In the fast-paced world of business and power, its not only about who you know, its also about how you look when you walk into a room. Over the course of time, the outfits that have endowed the successful with a look of power and prestige have changed. Men and women of greatness have taken wardrobe inspiration other cultures, presidents, and actors in Hollywood, to piece together the garments that dominated various times in history. Today we explore the evolution of professional attire, how it has changed, and where it is headed in the future.
In the days of our forefathers, no one had any idea what a power tie was, much less the inclination to wear one. Instead, the great men of old signified their status with big powdered wigs and frilly white shirts. The aspiring leaders of our new country frequently traveled between cities to deliver documents of untold importance and hold secret meeting in the smoky corridors of elite power. Since their horse-drawn carriage didn't have climate control, the long, heavy overcoat because a fashion statement that told told passers-by, "Move plebeians! I am in haste!"
Much of early American fashion was borrowed from the English, and an unfortunate consequence of this was the popularization of tight leggings that the politicians and businessmen of that time strutted around in. The English (and therefore the early Americans) were the ultimate in lavish expressions of wealth, and the gold-colored vests worn by the Thomas Jeffersons of the 1700s - 1800s were borrowed from this tradition.
Prior to the 1920's, top hats were a big part of business fashion (to match their tail coats and pocket watches, of course), but the turning of the decade brought about a new trend to replace Lincolns famous headwear: the fedora. This new style of hat was less ostentatious than its predecessor, and became the accessory of choice for young men making their way in the world. LoveToKnow.com recalls that the '20s also saw the rise of the longer pants, known as Oxford Bags, which would often drag on the ground beneath the heels of the wearer.
Despite the economic fall out of the great depression, the businessmen of the 1930's still flaunted their best pinstriped pants, dark sport coats, and bold ties when they were to be seen in public. According to a 30's issue of the London Portfolio, this was "the way to dress if you are so sure of yourself, under the New Deal, that you are unafraid of offering a striking similarity to the Socialist cartoonist's conception of a Capitalist."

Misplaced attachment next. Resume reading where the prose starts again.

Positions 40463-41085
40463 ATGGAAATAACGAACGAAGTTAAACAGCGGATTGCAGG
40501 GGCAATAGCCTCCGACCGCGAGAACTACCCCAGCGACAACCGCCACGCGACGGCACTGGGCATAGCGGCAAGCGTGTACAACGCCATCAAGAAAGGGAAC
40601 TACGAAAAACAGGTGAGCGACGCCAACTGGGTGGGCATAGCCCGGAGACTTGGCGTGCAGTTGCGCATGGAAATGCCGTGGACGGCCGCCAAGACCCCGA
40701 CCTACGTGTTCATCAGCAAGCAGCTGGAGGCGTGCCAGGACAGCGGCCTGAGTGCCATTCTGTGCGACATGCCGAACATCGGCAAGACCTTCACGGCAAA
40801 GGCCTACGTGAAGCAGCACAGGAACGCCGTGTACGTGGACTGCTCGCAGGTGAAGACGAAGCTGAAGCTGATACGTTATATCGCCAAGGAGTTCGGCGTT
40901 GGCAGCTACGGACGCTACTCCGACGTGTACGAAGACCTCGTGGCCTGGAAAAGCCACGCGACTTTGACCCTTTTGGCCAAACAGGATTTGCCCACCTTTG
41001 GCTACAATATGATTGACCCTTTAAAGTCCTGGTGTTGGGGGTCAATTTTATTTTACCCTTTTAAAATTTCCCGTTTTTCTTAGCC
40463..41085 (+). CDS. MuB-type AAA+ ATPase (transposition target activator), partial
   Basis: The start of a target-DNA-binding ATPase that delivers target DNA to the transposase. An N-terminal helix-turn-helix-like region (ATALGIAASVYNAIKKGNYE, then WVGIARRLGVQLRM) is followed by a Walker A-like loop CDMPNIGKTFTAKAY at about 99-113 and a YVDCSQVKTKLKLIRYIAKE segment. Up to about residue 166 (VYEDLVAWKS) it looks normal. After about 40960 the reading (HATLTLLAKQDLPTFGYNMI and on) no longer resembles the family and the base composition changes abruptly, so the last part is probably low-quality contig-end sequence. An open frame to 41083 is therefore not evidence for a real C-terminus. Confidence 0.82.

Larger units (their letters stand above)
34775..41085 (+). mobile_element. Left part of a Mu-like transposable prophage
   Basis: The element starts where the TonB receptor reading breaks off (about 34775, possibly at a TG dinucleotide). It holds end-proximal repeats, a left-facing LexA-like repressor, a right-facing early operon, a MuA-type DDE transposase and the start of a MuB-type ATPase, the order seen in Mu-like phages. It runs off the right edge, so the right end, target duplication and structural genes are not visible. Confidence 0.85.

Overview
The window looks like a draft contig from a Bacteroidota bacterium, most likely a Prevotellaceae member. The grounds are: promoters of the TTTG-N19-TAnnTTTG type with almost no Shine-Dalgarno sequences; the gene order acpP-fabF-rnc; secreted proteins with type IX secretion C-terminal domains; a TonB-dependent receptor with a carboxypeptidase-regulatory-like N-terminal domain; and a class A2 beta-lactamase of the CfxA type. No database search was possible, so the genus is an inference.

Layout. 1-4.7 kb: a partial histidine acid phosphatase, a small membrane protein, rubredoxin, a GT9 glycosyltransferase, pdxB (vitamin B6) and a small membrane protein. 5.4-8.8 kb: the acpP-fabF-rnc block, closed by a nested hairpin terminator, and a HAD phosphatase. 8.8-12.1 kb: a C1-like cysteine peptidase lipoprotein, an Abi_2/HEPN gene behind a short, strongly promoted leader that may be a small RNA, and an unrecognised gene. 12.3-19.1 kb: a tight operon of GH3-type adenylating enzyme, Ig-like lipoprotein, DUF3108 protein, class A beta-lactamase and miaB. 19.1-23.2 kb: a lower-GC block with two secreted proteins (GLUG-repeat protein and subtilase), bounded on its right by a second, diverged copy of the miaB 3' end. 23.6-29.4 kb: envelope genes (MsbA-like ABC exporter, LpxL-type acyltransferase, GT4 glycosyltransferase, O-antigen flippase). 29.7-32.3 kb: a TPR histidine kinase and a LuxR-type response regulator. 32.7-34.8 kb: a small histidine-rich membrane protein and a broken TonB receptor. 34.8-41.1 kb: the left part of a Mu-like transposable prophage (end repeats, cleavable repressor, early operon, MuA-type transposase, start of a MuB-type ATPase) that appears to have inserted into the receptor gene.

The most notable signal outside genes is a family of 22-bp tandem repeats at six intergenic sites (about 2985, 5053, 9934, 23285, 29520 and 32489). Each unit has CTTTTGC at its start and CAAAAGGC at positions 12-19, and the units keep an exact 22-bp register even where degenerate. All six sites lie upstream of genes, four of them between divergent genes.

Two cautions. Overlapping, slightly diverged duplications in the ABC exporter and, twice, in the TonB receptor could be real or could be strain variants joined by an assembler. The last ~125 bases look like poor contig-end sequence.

World War II, though not fought over fashion tastes, impacted the clothing industry tremendously in the 1940s. Constraints put on the fashion industry put pressure on designers to use less cloth, which resulted in thin looking suits with fewer pockets. Gone were the days of the extravagant double-breasted suit, though people who owned them before the constraints took hold would frequently still wear them. MentalFloss reports that "before the war, double-breasteds made up almost 50% of all suits made; by the end of the '40s they accounted for only 12%... Wartime cloth restrictions squeezed the second breast right out of the suit."
There can be no denying the Kennedy family's impact on American fashion. John F. Kennedy's suits became the look of the industrious young men in America for much of the 1960s, destroying the austere designs of the 1940s and establishing the two button sport coat as a sign of youth.
Of course, fashion in the 1960's can't even be spoken of without mentioning first lady Jackie Kennedy' tremendous influence. The young, bold lady wore clothing by European designers that were not often seen in the states, and certainly not expected from someone of her exalted status. Her shorter skirts and sleeveless shirts inspired women everywhere to change the way they shopped for professional attire.
The rise of Donald Trump combined with Michael Douglas' iconic role as Gordon Gekko in Wall Street set the new standard for what men of power should be dressing like in thr 1980s. Every businessman around wanted to look like the meanest, sharpest cat in town, and so striking ties and luxurious designer suits became the pyrex by which others would measure your success and influence. Suspenders and contrasting collars saw a come back in the 1980s - early 1990s, but this wouldn't last too long.
The suits of the 80s gave way a new, much different look in the 90s - khakis. The idea of business casual took hold strong, and soon a good pair of Dockers became the "power tie" of the 1990s. The trend of dressing down would not reverse with the coming age of Internet riches, but instead continued in a way that would have shocked the formal forefathers.
After more than a century of suit wearing, the modern business culture seems to have rejected the traditional outfit of achievement and have opted for an intentionally laid-back look. Following perhaps in the image of Steve Jobs, this new generation of "techy" entrepreneurs often show up to work in jeans and tee-shirts, a far cry from the flashy-formal stylings of power in the 80s. Billionaire founder of Facebook Mark Zuckerberg is the poster child for this image, frequently attending photo shoots in sandals, jeans and a sweater.
The "power tie" of yesterday can best be compared to the power smart phone of today. While many new age entrepreneurs lack the expensive suits, you can bet they all have a data-ready smart phone on hand, and many of them can practically manage their entire business from it.
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